2. Listen to all of it, but don’t do all of it. It’s impossible to incorporate everyone’s feedback because the thing Person A said may completely contradict what Person B said. And even if you could, your voice would get drowned out by everyone else’s.

“You can’t make everyone happy. You’re not pizza.” (anonymous)

3. Pay attention to how you feel. (Also, this practice is just plain important in life.) You can gradually learn how to work with the feedback you get based on how it makes you feel. Sometimes you will feel confused—ask your reader for clarification. Sometimes you will feel illuminated—”This person is a genius and I’m so lucky they’re working with me!” Sometimes you will feel baffled—”How could they have so misinterpreted my intent?” Sometimes you will feel defensive, maybe even angry, like a resounding “NO” in your chest.

Learn to spot the difference between feedback that is useful to you at your current stage of the writing process, feedback that will be useful later on, and feedback that just won’t work for your piece. If you’re having trouble telling the difference, try incorporating the person’s feedback and see how that feels. Maybe take a day or two. My genius editor friend Cecilanne had a brilliant insight into how to fix the first two chapters of my novel, and at first I thought, “Nnnnnngh. I don’t know how I feel about that.” It felt scary to consider the change, but I slept on it. The next morning, I thought, “Dang it, she’s so right,” and was excited to make the change.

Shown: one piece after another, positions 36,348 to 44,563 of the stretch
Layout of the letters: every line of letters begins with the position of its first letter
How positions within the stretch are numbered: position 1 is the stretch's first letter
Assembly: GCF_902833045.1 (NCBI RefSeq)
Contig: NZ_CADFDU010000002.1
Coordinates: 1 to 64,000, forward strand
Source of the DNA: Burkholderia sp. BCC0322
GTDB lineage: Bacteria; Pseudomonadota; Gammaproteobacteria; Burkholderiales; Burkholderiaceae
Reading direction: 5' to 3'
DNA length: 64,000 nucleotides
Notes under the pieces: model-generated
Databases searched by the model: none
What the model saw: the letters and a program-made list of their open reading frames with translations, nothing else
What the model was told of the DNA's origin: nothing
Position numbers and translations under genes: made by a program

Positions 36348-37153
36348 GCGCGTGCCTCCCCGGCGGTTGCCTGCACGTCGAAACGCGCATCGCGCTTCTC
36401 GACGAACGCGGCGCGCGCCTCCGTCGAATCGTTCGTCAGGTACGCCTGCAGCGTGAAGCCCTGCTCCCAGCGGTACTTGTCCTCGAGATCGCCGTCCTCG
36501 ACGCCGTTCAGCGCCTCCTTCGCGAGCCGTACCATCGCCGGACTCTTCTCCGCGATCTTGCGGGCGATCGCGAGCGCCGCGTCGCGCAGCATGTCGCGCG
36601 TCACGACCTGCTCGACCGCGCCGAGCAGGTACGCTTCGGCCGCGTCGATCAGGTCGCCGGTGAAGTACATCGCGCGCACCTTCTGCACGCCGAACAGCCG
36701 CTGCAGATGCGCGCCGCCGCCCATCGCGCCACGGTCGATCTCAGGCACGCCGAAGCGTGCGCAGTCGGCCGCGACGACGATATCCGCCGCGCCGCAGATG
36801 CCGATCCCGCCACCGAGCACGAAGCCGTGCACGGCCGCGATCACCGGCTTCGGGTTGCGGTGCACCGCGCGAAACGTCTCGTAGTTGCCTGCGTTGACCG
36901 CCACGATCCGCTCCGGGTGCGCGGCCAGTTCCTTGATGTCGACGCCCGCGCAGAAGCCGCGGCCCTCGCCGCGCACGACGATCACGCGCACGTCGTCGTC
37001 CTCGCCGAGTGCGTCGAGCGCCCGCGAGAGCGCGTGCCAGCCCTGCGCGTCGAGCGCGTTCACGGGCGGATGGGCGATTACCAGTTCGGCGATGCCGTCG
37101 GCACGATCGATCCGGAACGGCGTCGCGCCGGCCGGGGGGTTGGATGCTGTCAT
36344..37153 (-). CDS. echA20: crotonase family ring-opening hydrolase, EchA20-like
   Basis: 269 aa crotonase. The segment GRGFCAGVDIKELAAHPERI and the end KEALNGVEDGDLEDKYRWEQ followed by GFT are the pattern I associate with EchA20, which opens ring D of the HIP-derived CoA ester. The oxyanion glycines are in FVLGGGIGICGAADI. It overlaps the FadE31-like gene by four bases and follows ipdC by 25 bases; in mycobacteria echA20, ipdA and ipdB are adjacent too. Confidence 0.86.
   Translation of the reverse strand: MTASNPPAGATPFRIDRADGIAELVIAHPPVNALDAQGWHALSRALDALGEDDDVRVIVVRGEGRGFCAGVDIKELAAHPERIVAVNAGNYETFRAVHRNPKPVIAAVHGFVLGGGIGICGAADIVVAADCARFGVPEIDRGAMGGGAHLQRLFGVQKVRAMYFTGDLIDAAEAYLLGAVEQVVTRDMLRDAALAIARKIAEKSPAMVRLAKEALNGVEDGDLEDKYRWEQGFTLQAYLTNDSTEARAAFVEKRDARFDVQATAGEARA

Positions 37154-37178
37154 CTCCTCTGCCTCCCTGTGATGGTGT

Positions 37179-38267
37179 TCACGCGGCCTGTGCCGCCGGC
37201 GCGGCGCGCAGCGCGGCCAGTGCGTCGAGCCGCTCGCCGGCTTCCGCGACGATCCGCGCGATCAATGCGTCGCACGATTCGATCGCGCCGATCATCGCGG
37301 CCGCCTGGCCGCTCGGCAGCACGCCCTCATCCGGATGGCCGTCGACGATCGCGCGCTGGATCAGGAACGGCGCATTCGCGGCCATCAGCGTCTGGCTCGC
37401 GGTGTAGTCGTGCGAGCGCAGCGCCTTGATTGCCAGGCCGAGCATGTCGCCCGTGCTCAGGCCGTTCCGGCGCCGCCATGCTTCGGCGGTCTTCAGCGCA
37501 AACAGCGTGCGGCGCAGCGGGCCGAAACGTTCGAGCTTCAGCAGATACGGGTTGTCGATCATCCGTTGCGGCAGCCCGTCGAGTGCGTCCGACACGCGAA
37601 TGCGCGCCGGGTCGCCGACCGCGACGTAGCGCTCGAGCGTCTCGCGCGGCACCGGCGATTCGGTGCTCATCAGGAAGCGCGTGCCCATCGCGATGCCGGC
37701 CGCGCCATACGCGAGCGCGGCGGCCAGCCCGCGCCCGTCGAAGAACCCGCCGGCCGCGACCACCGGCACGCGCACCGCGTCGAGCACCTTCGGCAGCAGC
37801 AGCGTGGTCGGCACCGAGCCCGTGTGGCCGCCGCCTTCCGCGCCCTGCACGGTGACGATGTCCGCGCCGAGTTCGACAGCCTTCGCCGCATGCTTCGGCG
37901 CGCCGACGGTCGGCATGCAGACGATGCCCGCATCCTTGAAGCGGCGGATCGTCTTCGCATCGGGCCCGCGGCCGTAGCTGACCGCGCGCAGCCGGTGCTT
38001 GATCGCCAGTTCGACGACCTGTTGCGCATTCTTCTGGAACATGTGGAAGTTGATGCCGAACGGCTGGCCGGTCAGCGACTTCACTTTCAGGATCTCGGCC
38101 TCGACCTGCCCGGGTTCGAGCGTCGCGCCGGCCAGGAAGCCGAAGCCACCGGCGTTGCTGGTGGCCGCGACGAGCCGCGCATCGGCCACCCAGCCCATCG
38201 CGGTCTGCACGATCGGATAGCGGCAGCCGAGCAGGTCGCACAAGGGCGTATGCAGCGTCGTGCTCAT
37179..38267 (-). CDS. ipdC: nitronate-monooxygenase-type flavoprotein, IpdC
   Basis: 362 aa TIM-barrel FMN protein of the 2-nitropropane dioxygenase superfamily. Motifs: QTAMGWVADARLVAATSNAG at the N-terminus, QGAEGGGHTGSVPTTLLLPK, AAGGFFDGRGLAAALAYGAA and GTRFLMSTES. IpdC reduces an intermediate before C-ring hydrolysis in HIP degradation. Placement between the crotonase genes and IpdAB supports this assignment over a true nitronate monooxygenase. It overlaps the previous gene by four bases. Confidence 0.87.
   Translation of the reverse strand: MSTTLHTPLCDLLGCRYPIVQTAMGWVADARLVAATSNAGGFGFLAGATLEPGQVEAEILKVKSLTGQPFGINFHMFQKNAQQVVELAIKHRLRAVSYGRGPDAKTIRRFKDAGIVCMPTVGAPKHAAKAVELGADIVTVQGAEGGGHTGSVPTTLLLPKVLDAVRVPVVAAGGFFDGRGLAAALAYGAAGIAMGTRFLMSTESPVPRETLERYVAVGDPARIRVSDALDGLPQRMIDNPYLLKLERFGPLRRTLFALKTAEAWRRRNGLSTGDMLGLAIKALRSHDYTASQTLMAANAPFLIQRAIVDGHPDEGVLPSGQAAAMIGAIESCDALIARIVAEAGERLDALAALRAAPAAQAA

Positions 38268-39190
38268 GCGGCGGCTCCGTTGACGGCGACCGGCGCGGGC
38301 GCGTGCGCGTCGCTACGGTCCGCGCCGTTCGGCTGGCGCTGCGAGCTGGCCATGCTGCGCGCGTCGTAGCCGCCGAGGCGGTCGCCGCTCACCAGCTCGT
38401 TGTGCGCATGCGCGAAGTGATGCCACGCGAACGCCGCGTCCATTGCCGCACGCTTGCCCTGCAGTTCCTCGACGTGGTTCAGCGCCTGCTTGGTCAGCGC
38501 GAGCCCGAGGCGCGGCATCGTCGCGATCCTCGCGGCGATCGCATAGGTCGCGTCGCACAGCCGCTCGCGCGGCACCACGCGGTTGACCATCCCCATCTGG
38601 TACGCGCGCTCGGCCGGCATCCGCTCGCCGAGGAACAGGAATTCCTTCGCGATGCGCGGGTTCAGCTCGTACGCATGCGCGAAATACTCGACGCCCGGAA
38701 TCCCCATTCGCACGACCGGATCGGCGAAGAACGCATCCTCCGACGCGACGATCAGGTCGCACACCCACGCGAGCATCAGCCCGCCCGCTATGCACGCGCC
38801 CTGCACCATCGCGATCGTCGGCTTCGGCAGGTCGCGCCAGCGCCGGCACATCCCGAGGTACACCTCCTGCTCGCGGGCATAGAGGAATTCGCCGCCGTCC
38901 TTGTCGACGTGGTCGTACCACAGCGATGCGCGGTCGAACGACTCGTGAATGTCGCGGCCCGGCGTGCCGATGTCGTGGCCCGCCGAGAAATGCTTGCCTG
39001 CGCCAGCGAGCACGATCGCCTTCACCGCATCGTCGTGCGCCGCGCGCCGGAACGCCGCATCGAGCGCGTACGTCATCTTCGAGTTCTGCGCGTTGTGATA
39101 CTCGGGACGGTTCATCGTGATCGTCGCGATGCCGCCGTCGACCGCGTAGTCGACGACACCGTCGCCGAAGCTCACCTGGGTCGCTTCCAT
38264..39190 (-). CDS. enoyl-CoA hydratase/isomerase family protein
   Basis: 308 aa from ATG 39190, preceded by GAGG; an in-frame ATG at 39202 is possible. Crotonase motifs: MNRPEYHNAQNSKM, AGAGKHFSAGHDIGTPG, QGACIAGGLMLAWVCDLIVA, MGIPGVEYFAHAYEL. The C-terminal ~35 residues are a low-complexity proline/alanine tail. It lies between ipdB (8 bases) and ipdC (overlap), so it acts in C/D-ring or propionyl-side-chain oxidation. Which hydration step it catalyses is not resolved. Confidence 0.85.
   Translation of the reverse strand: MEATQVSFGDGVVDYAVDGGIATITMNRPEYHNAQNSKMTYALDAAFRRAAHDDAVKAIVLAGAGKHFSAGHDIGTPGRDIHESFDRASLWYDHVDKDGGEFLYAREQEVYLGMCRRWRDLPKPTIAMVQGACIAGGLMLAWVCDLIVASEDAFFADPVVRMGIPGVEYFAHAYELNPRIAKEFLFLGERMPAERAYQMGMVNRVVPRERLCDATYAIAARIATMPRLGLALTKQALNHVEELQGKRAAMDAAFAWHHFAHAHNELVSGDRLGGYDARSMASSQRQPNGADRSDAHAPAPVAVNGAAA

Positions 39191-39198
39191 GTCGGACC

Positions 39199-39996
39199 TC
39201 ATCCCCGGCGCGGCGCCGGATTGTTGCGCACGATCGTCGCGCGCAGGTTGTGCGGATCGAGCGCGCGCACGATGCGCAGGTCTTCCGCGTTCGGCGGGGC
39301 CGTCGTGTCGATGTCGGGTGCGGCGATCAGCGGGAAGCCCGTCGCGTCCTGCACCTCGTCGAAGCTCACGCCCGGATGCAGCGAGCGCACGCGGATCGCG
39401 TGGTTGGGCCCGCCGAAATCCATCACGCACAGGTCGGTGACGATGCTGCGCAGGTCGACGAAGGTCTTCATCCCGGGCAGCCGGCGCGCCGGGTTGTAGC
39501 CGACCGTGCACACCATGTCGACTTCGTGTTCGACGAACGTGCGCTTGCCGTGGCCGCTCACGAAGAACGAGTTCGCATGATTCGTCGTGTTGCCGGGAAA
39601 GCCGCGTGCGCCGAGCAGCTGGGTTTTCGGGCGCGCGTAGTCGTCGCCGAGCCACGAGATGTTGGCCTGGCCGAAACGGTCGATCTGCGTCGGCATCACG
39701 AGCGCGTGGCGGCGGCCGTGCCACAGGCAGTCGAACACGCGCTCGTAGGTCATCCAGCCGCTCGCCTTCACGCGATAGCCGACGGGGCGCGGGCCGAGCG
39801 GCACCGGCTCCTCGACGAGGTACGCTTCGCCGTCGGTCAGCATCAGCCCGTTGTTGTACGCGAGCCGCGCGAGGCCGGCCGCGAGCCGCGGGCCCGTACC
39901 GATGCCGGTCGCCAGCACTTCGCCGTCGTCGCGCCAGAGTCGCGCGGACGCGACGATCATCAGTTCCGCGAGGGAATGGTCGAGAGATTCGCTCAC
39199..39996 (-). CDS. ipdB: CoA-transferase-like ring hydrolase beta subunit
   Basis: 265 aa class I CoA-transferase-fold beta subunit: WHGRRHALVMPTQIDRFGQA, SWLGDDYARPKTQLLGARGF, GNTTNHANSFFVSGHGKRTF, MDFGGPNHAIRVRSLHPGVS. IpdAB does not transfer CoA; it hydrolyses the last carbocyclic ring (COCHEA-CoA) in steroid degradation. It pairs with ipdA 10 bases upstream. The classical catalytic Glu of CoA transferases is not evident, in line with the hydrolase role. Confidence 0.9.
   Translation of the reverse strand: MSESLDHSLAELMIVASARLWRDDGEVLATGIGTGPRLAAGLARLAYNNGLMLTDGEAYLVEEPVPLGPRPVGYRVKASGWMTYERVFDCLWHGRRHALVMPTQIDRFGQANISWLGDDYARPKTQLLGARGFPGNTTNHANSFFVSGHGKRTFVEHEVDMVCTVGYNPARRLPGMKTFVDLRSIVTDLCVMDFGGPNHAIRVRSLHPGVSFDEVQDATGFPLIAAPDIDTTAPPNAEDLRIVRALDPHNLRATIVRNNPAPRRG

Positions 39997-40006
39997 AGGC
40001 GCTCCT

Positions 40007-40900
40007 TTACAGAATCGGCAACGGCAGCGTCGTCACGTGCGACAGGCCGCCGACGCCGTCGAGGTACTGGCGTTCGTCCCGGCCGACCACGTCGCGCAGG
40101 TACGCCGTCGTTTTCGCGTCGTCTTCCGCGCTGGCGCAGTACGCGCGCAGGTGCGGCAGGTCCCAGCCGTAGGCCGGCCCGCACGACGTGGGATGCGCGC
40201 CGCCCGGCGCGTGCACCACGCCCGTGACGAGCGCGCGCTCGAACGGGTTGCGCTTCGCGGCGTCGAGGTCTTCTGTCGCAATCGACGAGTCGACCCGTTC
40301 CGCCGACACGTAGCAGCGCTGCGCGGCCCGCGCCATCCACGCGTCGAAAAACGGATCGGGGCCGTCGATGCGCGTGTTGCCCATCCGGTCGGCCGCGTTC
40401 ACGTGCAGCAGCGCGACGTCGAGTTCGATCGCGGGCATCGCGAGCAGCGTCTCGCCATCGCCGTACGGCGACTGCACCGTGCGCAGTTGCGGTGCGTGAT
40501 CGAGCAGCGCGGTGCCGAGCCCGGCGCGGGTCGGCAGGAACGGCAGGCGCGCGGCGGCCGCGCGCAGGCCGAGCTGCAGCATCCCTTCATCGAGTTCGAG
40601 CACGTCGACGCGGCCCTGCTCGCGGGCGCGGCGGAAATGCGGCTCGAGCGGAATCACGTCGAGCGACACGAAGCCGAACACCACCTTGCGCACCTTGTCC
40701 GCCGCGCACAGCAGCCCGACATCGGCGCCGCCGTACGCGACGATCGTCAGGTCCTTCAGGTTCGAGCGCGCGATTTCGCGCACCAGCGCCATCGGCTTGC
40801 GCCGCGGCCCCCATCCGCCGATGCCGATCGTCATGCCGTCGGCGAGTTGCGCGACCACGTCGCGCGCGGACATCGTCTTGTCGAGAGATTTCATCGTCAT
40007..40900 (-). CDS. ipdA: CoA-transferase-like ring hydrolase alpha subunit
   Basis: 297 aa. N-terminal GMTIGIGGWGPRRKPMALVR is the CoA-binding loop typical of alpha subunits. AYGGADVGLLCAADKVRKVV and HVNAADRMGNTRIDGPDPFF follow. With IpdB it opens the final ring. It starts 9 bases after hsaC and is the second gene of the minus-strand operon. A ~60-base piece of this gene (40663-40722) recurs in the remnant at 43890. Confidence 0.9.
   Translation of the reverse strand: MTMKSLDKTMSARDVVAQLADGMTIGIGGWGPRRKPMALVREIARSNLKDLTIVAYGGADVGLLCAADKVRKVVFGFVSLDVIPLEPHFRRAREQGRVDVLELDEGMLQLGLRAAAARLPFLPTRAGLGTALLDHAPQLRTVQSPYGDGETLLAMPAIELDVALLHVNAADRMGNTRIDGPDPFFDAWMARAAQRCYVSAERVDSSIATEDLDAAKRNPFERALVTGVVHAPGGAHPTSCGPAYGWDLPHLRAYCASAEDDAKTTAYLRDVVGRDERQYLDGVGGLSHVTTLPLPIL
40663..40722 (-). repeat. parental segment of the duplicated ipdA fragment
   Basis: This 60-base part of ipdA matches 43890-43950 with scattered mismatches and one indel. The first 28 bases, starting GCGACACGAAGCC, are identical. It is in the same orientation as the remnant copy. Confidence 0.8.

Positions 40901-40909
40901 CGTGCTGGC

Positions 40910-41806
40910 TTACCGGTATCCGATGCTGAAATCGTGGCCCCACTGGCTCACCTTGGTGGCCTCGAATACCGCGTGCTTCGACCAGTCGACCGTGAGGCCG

This week I wrote and submitted my first query to a literary agent. A got a ton of feedback on it, which at times left me feeling overwhelmed and saying, “I was having so much fun this quarter, with every aspect of this process. THIS ISN’T FUN ANYMORE. Screw it, I’m eating two fudgsicles before dinner and no one can stop me.”

I’m so glad I know where to go for support and how to utilize that support when I get it. My friends, teachers, and colleagues are amazing, and I couldn’t do any of this without their help. Well, I could, but it would be way harder and way less fun. So to all of you—Thank you.


If you want more info on how to give and receive feedback, read this awesome article by my friend and colleague Thane:
Use Your Words: Making Room for Agency in the Feedback Process.